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cows being shot because they get TB in the first place. We need to

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understand the concerns of the countryside. This is something that

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needs to be done. You are from rural Somerset. I do. I have met a

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lot of farmers devastated by the impact of a TB on their herds, and

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they take it extremely seriously. They see it as a livelihood issue.

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No one wants to cull any wild animals by choice, but I do not

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think we should rule out the option of getting to grips with an eternal

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problem. Sign says you can kill thousands and thousands of badgers,

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but the reduction in TB is only 10%. Its is a limited trial. If it is

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ineffective, it will not be extended. We do need to get to

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grips with the problem. There is in real told him the human cost up to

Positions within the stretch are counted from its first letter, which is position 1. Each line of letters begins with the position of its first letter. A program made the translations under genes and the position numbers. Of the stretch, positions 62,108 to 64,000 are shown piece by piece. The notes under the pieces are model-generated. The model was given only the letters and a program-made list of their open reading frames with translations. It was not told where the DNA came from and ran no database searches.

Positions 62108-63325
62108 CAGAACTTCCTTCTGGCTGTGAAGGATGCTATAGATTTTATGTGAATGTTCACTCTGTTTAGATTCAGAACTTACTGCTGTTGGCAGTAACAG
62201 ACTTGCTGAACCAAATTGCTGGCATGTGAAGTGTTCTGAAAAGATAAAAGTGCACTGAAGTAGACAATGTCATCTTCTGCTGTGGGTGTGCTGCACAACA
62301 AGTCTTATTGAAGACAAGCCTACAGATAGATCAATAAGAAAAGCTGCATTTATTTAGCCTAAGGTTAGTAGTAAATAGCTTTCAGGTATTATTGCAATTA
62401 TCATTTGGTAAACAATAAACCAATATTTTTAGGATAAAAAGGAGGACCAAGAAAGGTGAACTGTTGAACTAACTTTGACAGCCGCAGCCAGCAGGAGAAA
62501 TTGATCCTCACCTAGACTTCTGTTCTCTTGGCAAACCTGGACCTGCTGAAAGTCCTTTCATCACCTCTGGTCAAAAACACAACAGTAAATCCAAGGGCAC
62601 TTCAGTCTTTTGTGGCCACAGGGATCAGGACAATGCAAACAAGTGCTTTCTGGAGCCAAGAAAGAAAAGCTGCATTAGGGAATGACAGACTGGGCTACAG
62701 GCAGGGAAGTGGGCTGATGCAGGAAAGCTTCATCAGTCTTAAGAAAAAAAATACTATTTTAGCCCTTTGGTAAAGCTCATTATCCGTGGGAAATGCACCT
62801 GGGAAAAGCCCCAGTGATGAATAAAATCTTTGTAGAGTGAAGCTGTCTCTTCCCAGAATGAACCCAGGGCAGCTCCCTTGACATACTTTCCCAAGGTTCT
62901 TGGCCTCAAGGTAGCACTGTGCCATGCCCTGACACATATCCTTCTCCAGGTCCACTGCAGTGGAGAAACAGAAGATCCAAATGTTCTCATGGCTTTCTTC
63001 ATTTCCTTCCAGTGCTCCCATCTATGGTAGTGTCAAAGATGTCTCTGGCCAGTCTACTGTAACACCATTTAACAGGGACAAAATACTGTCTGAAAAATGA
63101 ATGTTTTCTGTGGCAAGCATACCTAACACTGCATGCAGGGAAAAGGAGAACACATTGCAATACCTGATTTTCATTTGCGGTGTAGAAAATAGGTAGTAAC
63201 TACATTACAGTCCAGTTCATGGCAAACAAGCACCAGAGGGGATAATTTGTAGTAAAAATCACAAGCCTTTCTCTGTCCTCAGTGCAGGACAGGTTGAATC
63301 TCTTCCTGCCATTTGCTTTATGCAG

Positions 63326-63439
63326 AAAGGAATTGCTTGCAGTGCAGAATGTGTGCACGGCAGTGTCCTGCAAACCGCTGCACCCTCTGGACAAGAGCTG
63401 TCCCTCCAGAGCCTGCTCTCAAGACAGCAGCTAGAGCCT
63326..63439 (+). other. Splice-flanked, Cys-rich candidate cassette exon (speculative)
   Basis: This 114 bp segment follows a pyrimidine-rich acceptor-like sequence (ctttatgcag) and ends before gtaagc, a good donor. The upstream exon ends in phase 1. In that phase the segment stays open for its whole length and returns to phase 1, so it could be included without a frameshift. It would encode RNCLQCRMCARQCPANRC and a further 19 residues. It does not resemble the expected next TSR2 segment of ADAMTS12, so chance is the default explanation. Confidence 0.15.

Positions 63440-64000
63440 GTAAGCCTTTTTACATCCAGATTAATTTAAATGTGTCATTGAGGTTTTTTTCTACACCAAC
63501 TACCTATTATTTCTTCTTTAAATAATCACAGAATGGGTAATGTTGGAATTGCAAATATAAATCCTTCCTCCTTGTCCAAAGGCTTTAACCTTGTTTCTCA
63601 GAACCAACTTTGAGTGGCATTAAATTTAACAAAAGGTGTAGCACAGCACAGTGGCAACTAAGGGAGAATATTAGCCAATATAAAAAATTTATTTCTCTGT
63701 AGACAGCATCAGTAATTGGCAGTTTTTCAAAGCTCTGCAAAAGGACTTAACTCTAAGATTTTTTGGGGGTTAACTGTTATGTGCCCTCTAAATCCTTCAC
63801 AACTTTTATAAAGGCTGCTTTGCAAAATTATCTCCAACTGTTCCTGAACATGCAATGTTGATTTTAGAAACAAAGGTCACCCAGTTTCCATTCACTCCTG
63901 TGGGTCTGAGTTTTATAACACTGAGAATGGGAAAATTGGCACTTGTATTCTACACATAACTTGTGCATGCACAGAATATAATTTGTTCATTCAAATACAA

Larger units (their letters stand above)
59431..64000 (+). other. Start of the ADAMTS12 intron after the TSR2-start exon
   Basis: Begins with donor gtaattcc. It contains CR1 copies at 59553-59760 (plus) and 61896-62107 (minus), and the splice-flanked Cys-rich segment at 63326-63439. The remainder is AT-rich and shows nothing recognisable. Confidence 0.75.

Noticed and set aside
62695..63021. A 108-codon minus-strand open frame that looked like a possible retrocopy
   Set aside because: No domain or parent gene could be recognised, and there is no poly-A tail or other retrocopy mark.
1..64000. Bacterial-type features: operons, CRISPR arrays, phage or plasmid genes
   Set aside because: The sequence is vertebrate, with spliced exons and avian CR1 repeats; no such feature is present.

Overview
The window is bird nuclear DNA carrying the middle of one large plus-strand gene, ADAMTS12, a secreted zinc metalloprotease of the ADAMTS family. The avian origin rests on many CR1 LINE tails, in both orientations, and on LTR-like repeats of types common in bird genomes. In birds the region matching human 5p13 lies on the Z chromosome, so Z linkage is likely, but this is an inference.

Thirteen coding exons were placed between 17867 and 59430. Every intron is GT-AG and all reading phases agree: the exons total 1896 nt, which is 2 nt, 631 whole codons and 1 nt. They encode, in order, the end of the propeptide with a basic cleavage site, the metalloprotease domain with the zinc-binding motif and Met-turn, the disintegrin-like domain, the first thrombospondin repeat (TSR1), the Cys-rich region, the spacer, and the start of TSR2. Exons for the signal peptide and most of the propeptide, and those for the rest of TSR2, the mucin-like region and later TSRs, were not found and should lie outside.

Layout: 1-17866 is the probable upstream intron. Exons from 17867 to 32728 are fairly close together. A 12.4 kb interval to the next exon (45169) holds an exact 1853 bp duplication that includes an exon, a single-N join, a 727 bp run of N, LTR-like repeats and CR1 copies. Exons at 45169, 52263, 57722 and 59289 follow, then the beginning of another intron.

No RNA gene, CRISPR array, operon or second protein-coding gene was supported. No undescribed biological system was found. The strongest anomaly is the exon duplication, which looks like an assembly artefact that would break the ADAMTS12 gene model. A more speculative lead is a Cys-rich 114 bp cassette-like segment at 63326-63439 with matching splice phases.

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farmers. -- Gabriel told in -- it a real tour in the human cost. Your

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critics say you're up in the pockets of the farmers. You have

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got to remember that the dairy industry is an extremely important

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part of our economy. That's it from me, but don't go

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away because Andrew has more for you. Thank you to our guests,

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Jeremy and Chris. If you want to know more about the candidates

:59:45.:59:48.

Andrew Neil and David Garmston with the latest political news, interviews and debate including Home Secretary Theresa May on the Government's plans for new Police and Crime Commissioners in England and Wales.